pgmtopbm(1)                 General Commands Manual                pgmtopbm(1)

       pgmtopbm - convert a portable graymap into a portable bitmap

       pgmtopbm   [-floyd|-fs|-threshold   |-hilbert   |-dither8|-d8|-cluster3
       |-c3|-cluster4|-c4 |-cluster8|-c8] [-value val] [-clump size] [pgmfile]

       Reads a portable graymap as input.  Produces a portable bitmap as  out-

       Note  that  there  is no pbmtopgm converter.  Any program that uses the
       Netpbm libraries to read PGM files, including virtually all programs in
       the  Netpbm package, will read a PBM file automatically as if it were a
       PGM file.

       If you are using a less intelligent program that expects PGM input, use
       pnmdepth  to  convert  the  PBM  file  to PGM.  As long as the depth is
       greater than 1, pnmdepth will generate PGM.  This less intelligent pro-
       gram quite probably is also not intelligent enough to deal with general
       maxvals, so you should specify a depth of 255.

       The default quantization method is boustrophedonic Floyd-Steinberg  er-
       ror  diffusion (-floyd or -fs).  Also available are simple thresholding
       (-threshold); Bayer's ordered dither (-dither8) with  a  16x16  matrix;
       and three different sizes of 45-degree clustered-dot dither (-cluster3,
       -cluster4, -cluster8).  A space filling curve halftoning  method  using
       the Hilbert curve is also available.  (-hilbert);

       Floyd-Steinberg  will almost always give the best looking results; how-
       ever, looking good is not always what you want.  For instance,  thresh-
       olding  can  be  used  in a pipeline with the pnmconvol tool, for tasks
       like edge and peak detection.   And  clustered-dot  dithering  gives  a
       newspaper-ish look, a useful special effect.

       The  -value  flag alters the thresholding value for Floyd-Steinberg and
       simple thresholding.  It should be a  real  number  between  0  and  1.
       Above 0.5 means darker images; below 0.5 means lighter.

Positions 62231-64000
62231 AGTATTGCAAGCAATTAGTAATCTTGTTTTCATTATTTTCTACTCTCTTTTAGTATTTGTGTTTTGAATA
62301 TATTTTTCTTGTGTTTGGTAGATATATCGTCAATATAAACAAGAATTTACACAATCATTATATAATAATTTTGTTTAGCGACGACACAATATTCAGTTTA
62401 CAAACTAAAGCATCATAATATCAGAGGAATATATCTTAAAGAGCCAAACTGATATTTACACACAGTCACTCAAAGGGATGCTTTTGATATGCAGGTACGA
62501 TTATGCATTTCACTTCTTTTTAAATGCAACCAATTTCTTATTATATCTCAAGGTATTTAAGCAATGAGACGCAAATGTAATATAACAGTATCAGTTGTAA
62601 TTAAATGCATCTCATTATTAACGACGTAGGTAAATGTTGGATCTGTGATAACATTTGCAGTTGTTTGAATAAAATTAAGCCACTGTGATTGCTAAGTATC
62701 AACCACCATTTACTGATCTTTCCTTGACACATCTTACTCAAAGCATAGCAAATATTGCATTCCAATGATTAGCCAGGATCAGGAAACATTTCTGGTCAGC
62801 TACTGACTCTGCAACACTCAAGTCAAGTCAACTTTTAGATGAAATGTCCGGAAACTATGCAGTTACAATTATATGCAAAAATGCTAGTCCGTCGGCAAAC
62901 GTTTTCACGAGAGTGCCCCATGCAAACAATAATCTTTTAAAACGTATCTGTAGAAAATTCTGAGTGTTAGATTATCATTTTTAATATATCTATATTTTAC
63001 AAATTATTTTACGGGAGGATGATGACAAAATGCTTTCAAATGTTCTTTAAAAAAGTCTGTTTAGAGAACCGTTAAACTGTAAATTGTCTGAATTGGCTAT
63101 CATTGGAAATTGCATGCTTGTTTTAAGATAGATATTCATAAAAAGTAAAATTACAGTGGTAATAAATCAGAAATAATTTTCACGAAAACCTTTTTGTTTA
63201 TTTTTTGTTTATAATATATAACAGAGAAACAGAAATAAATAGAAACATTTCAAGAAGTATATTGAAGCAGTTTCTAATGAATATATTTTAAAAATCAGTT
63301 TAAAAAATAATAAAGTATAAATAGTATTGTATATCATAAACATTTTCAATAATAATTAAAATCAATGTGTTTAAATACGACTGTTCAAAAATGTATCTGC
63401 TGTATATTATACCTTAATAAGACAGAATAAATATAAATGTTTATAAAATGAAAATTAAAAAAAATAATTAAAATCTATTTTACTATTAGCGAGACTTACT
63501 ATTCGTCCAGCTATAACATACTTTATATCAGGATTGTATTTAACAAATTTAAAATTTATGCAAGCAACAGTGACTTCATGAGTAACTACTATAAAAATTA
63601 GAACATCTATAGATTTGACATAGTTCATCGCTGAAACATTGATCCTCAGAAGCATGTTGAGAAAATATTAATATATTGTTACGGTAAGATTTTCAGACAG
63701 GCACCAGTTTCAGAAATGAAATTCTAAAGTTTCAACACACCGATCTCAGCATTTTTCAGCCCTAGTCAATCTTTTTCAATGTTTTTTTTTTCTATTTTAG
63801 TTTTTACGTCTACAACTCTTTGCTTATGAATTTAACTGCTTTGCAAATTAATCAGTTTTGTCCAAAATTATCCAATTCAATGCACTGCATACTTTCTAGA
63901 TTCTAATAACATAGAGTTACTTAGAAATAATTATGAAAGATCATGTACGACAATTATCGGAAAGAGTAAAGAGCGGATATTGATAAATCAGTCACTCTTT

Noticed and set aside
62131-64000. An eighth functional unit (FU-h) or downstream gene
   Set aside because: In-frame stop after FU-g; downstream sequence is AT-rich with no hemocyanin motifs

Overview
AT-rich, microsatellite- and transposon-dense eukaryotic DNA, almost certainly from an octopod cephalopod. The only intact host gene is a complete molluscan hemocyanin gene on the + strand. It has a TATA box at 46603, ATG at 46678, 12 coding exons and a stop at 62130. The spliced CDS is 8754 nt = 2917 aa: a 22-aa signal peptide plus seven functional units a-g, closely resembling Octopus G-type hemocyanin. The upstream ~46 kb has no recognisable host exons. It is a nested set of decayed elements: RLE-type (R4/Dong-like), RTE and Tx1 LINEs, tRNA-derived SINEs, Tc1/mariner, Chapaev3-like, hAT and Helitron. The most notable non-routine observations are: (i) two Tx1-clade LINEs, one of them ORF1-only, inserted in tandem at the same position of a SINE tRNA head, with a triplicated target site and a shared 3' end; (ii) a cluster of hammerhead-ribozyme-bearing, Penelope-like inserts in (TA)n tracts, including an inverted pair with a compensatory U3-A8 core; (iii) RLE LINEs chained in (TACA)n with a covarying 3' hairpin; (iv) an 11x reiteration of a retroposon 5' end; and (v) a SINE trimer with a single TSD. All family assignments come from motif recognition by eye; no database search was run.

The Hilbert curve method is useful for processing images before display
       on devices that do not render individual pixels distinctly (like  laser
       printers).  This  dithering  method  can  give  better results than the
       dithering usually done by the laser printers  themselves.   The  -clump
       flag alters the number of pixels in a clump. This is usually an integer
       between 2 and 100 (default 5). Smaller clump sizes smear the image less
       and are less grainy, but seem to loose some grey scale linearity. Typi-
       cally a PGM image will have to be scaled to fit on a laser printer page
       (2400 x 3000 pixels for an A4 300 dpi page), and then dithered to a PBM
       image before being converted to a postscript file.  A printing pipeline
       might  look something like: pnmscale -xysize 2400 3000 image.pgm | pgm-
       topbm -hil | pnmtops -scale 0.25 >

       All flags can be abbreviated to their shortest unique prefix.

       The only reference you need for this stuff is "Digital  Halftoning"  by
       Robert Ulichney, MIT Press, ISBN 0-262-21009-6.

       The  Hilbert curve space filling method is taken from "Digital Halfton-
       ing with Space Filling Curves" by Luiz Velho, Computer Graphics  Volume
       25, Number 4, proceedings of SIGRAPH '91, page 81. ISBN 0-89791-436-8

       pbmreduce(1), pgm(5), pbm(5), pnmconvol(1), pnmscale(1), pnmtops(1)

       Copyright (C) 1989 by Jef Poskanzer.

                                 26 July 1988                      pgmtopbm(1)
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